6. #25

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    Yeah... I really wonder how negative the long term effects of many of these drugs are and to what extent they're making it harder for people to develop needed coping strategies without them. I also have to admit that while, again, I think a few people need the meds, I don't really trust the self reporting of who needs it because nearly everyone will say they do. Statistically speaking, I don't really believe that.
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  7. #26
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    Quote Originally Posted by AddlepatedMonkeyMama View Post
    Do you have my kid, pdpele?
    I think so! And here I thought my DS was one of a kind.

    Quote Originally Posted by AddlepatedMonkeyMama View Post
    I'd almost rather deal with the individual behaviors/issues and not worry about what to call them all together.
    I think this is a better way to go about it, too. But it is hard to not look for something that explains it all and (hopefully) promises more effective treatment/strategies.

    I think Saul's book leads to thinking more like this. And that's the point, maybe, of setting aside the ADHD label in favor of looking for more precise causes for issues.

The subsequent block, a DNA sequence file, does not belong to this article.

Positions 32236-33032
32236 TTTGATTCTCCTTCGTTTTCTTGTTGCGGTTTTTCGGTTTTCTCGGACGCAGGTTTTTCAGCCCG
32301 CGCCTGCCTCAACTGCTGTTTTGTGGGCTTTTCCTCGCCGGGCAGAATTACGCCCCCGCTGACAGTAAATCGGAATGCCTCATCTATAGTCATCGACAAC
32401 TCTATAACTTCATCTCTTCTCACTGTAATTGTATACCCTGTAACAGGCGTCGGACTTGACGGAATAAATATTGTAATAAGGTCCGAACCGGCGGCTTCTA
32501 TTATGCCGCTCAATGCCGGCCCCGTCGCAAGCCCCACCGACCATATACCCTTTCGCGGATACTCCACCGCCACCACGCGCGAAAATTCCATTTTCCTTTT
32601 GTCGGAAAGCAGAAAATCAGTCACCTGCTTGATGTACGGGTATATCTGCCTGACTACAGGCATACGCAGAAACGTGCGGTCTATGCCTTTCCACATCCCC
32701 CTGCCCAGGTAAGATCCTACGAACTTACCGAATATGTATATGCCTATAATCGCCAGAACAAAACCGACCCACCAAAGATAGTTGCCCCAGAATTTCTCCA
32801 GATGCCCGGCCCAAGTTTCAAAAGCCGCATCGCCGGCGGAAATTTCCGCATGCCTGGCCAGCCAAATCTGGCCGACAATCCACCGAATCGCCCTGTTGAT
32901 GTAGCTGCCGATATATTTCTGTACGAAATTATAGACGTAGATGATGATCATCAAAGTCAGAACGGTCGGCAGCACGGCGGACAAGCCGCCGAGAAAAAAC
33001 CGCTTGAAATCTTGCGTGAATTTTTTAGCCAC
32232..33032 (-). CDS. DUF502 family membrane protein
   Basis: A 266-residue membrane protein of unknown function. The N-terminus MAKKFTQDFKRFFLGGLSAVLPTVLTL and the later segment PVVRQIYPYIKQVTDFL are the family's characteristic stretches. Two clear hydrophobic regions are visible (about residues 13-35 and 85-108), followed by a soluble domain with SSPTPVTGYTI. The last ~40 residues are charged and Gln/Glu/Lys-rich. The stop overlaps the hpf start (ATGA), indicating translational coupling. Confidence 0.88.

8. #27
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    Quote Originally Posted by MrsLOLcat View Post
    What we were testing for had more to do with his ASD symptoms and/or familial issues (Marfan's), BUT those things could have affected his attention and caused other issues. I was just oddly hoping to have found a definitive answer and therefore a potential treatment. I'm really GLAD he doesn't have Marfan's or any of the other issues we were looking for, but it's kind of frustrating, too.
    Not an odd hope! But, yeah, glad you were able to rule out other not fun stuff, too.

  9. #28
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    Quote Originally Posted by AnonyMs View Post
    New Attention Disorder Spurs Research, Debate. It is impossible to trust pharmacriminals. Your kid doesn't have ADHD? Then, step right up for a 'sluggish cognitive tempo' diagnosis! Anybody else reminded of Sylvester McMonkey McBean?